In honor of Deborah Kerr's 90th birthday, Sophie of Waitin' On A Sunny Day is hosting the "Darling Deborah Blogathon." This is my contribution ...
John Huston's Heaven Knows, Mr. Allison is a decidedly odd entry in that seemingly endless parade of World War II movies to come out of Hollywood in the last seventy years. More Brief Encounter than Saving Private Ryan, this low-key, tender would-be romance between a marine and a nun is as talky as a Woody Allen movie, and chaste even by Production Code standards, but it's also as good as anything its stars ever did and is one of my favorite movies of the era.
The Allison of Mr. Allison is Robert Mitchum as a marine who's separated from his unit during a naval battle and washes up on the shore of a remote South Pacific island. With no means of communication or escape, and very little chance that anyone will ever find him, he may be there for years.
And then to his shock he discovers that marooned on the island with him is a nun, Sister Angela, played by the disconcertingly beautiful Deborah Kerr.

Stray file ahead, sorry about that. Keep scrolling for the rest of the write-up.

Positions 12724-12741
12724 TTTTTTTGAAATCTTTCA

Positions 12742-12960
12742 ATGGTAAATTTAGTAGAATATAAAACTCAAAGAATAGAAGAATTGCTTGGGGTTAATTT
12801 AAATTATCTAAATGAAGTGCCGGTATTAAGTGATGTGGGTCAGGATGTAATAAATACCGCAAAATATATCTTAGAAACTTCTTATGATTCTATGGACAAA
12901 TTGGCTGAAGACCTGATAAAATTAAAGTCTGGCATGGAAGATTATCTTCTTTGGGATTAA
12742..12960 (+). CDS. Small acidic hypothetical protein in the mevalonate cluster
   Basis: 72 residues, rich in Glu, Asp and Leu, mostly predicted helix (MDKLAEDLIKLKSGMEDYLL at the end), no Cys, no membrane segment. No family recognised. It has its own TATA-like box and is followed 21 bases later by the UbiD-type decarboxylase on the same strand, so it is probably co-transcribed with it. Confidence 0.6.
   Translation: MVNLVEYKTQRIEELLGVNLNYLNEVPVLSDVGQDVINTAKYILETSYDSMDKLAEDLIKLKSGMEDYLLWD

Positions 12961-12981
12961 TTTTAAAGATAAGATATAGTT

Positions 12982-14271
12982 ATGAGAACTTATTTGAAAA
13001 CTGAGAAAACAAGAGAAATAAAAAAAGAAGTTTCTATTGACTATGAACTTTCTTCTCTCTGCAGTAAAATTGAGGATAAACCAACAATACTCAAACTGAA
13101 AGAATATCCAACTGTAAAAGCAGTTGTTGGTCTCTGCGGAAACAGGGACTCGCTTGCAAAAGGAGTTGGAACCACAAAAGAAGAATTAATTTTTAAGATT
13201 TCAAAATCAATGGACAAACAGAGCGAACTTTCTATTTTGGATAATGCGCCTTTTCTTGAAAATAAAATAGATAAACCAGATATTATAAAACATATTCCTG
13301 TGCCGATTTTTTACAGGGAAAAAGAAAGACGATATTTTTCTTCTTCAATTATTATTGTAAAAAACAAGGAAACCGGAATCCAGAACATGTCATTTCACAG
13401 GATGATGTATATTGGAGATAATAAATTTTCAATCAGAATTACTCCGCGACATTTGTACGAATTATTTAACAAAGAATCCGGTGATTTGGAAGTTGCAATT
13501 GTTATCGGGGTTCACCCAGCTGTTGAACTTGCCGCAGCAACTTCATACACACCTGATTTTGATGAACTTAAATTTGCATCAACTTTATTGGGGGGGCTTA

"That's my luck," he complains. "If ya gotta be a nun, why ain't ya old and ugly? Why do ya gotta have big blue eyes, and a beautiful smile—and freckles?"
Despite the fact that they are both already in committed relationships—him to the Marines, her to Jesus Christ—Allison asks Sister Angela to marry him. She turns him down, of course, but, her protestations to the contrary, it's a close run thing.
And then the Japanese army shows up.
Although the plot of Mr. Allison is simple, the material is delicate, and in the hands of different actors could easily have turned into something comical, something cynical, or something hopelessly sentimental. In fact, Heaven Knows, Mr. Allison sounds like the set-up for some kind of joke: "A marine and a nun are stranded on an island together—"
But far from turning into a romantic comedy or a traditional war movie, Mr. Allison instead becomes a meditation on the war between the spirit and the flesh, between the darkness and the light, or, if you will, between man's natural depravity and the better angels of our nature. Rather than favoring one over the other, though, the film suggests that we can only reach our true potential when we are well acquainted with and comfortable with both.